Equally, the principles behind initiatives such as GCSx and GPG 13 include the ability to know what’s happening on the network at any one time – Protective Monitoring by any other name. Think of it as the “who’s doing what”, “where they’re doing it”, “what information they’re accessing” and “what the impact is on the organisation”.
In today’s budget restrained environment, implementing a solution that can put multiple ticks in the compliance boxes and improve the security posture of an organisation is enough to take the glaze off any security manager’s face. Case study: Cardiff County Council
Cardiff County Council has implemented a log management, log analysis and event management solution from LogRhythm, the company that makes log data useful. The solution ensures that Cardiff County Council complies with the UK Government Connect Secure Extranet (GCSx) initiative while bringing additional benefits of PCI compliance and all-round improved IT best practices.
Like all English and Welsh local authorities, Cardiff County Council is being urged to join the UK GCSx initiative, which aims to create a private wide area network for secure communications between connected government organisations. As part of this, local authorities must sign up to the Code of Connection (CoCo), which includes specific requirements on log data.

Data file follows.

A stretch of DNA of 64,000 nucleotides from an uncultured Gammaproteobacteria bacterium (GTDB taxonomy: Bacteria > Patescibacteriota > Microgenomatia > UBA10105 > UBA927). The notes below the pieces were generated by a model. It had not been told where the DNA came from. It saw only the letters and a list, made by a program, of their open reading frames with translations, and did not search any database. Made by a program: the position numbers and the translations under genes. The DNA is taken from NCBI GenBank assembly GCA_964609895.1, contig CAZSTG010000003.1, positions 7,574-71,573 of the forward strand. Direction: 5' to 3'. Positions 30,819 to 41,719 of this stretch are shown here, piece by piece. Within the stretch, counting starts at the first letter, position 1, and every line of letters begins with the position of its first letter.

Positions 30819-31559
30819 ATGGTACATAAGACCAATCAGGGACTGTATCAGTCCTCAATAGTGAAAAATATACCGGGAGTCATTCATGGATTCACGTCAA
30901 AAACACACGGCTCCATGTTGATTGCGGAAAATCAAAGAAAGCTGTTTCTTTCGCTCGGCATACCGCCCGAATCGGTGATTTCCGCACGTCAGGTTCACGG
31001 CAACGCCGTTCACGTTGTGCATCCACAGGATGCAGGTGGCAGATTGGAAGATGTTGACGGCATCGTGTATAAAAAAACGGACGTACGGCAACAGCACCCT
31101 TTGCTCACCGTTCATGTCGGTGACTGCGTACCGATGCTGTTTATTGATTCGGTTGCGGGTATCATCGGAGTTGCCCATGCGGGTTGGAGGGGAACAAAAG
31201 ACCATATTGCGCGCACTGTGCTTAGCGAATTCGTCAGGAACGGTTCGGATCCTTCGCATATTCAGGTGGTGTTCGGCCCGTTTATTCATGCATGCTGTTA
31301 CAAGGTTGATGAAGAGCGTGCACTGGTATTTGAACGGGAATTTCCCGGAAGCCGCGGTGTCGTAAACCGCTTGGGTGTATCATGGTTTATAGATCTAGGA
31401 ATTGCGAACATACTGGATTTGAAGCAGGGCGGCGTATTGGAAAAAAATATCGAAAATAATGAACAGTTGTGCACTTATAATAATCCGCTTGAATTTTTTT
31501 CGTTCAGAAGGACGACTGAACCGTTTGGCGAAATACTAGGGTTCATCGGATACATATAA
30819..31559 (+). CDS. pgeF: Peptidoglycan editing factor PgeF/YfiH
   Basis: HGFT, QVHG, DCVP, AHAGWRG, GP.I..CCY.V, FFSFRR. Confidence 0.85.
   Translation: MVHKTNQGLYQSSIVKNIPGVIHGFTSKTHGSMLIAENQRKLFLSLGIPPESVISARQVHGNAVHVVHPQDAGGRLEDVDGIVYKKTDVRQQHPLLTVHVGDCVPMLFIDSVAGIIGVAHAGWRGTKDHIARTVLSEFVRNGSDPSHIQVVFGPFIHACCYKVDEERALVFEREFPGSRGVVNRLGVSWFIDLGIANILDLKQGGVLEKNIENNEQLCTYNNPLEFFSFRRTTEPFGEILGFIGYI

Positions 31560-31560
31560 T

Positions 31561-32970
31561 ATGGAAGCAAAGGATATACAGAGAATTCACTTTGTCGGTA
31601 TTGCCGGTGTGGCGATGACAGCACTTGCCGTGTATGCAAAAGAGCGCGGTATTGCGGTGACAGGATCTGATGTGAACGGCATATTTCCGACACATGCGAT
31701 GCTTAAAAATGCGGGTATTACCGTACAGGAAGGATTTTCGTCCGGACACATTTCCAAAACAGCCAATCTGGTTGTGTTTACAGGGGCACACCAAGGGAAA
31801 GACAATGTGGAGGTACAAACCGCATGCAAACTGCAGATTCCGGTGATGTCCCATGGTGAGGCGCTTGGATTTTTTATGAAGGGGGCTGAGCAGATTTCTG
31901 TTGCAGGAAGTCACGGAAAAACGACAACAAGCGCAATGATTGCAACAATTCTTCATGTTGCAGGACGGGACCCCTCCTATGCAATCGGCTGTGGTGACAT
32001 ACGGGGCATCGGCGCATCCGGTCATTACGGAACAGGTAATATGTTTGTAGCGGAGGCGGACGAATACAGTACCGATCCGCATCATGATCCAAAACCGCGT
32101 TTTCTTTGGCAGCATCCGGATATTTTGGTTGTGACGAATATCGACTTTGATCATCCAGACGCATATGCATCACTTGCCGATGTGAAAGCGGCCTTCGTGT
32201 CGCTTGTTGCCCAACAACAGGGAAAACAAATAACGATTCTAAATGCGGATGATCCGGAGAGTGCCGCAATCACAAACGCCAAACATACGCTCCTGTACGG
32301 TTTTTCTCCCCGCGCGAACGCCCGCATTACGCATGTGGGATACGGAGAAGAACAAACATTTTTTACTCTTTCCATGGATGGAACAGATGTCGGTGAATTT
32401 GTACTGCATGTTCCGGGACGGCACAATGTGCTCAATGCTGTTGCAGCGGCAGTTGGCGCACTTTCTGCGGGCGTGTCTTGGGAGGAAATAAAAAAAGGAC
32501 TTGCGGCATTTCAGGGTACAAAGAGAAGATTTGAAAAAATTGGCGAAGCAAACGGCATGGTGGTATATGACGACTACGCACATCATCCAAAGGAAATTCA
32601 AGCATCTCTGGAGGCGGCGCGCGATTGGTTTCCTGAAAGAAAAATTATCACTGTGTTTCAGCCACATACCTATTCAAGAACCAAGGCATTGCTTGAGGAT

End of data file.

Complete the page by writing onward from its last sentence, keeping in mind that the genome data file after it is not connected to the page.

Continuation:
Andrew Horner-Seddon, principal IT consultant – Security, Cardiff County Council, explains: “The Council already had its own manual, decentralised log data solution but it was incredibly complex and time intensive to use. CoCo signalled an opportunity to re-assess our requirements and install a more sophisticated log solution.
“Some of the solutions we looked at provided log data indexing but the data could only be searched on by using specific index codes. Not only would this be time consuming but there was a risk that some log data may be excluded from the results if all codes were not known. LogRhythm, however, offered a much more comprehensive and flexible search capability that would make it significantly quicker and easier to find information and run reports. We also liked the fact that LogRhythm provided an integrated hardware and software solution which gave a clear understanding of the total investment needed.”
As well as ensuring Cardiff County Council meets the CoCo requirements, the new LogRhythm solution enables the Council to comply with Payment Card Industry Data Security Standards (PCI DSS) that have been established to ensure the protection of credit card data.
Additionally, LogRhythm provides the Council with greater insight and control over its IT operations both from a security and capacity management perspective. Mike Selley, IT service delivery manager, Cardiff County Council, adds: “As well as ticking the compliance boxes, LogRhythm will help tighten up the IT infrastructure at the Council to create a more efficient, streamlined and secure organisation for the citizens of Cardiff.”